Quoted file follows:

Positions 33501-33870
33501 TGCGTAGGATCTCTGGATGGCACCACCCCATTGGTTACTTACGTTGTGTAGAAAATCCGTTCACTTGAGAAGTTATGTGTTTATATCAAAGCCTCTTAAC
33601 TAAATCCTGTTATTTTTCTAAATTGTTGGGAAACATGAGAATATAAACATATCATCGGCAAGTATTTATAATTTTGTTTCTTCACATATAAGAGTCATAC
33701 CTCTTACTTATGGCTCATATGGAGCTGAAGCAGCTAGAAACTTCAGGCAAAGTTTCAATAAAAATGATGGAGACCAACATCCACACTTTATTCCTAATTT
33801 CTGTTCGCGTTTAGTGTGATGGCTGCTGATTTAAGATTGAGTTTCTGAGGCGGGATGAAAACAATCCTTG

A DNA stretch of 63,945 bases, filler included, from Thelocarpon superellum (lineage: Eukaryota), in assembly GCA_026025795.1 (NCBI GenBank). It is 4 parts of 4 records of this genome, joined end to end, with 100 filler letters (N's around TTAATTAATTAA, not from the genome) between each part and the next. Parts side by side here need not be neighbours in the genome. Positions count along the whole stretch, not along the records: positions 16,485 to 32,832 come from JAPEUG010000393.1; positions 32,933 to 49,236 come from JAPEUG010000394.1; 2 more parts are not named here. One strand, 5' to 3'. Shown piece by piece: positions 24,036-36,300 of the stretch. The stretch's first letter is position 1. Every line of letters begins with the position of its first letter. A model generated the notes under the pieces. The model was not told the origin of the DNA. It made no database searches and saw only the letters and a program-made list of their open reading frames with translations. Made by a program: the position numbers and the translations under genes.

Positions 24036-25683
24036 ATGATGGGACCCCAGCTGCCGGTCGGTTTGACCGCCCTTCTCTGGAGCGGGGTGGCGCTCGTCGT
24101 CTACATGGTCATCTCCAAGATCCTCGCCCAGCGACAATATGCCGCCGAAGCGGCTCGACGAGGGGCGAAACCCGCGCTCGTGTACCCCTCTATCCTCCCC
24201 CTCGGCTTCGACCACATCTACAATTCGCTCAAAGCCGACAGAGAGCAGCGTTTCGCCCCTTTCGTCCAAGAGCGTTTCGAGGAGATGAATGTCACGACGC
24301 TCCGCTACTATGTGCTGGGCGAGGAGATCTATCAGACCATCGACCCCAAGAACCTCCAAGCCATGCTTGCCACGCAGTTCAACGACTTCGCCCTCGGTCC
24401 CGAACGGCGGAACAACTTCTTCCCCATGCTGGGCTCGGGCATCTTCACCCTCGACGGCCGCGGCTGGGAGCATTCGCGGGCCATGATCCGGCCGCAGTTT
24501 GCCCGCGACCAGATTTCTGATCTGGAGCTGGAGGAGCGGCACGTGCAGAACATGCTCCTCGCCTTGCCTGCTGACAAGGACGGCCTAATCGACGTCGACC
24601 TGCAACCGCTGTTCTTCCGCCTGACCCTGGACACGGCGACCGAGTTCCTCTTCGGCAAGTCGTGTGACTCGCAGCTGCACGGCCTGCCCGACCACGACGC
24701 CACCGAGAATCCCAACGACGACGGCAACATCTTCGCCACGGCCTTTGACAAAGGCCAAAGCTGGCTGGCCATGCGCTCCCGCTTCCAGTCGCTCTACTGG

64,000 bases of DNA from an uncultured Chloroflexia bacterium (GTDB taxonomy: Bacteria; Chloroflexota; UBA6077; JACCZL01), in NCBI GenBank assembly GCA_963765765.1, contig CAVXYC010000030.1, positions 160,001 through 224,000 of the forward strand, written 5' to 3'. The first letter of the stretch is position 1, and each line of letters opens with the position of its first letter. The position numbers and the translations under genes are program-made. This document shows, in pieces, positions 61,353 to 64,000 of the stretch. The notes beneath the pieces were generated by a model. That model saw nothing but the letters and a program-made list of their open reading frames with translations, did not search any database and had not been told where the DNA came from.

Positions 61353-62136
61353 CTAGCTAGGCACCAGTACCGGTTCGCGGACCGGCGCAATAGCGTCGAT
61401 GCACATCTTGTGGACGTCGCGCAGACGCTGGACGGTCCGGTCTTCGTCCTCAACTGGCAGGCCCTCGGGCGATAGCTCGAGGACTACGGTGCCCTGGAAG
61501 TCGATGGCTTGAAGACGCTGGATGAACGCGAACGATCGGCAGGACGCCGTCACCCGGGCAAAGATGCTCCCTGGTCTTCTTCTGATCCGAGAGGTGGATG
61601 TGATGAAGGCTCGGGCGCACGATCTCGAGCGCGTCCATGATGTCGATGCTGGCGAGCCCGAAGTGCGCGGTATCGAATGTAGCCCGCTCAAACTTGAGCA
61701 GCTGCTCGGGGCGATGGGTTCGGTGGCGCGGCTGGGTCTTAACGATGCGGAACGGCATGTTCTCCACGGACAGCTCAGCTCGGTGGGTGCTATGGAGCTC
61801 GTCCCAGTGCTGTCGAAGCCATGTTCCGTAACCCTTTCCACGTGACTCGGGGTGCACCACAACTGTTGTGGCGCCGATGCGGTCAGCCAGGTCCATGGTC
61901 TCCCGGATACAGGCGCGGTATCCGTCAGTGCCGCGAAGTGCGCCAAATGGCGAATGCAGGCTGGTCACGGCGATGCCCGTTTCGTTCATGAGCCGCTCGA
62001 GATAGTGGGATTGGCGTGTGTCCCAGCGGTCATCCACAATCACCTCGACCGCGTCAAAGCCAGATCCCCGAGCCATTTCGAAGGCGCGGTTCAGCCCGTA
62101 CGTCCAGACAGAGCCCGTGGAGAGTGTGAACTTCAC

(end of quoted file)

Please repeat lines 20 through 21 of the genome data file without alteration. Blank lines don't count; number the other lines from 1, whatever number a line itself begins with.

61501 TCGATGGCTTGAAGACGCTGGATGAACGCGAACGATCGGCAGGACGCCGTCACCCGGGCAAAGATGCTCCCTGGTCTTCTTCTGATCCGAGAGGTGGATG
61601 TGATGAAGGCTCGGGCGCACGATCTCGAGCGCGTCCATGATGTCGATGCTGGCGAGCCCGAAGTGCGCGGTATCGAATGTAGCCCGCTCAAACTTGAGCA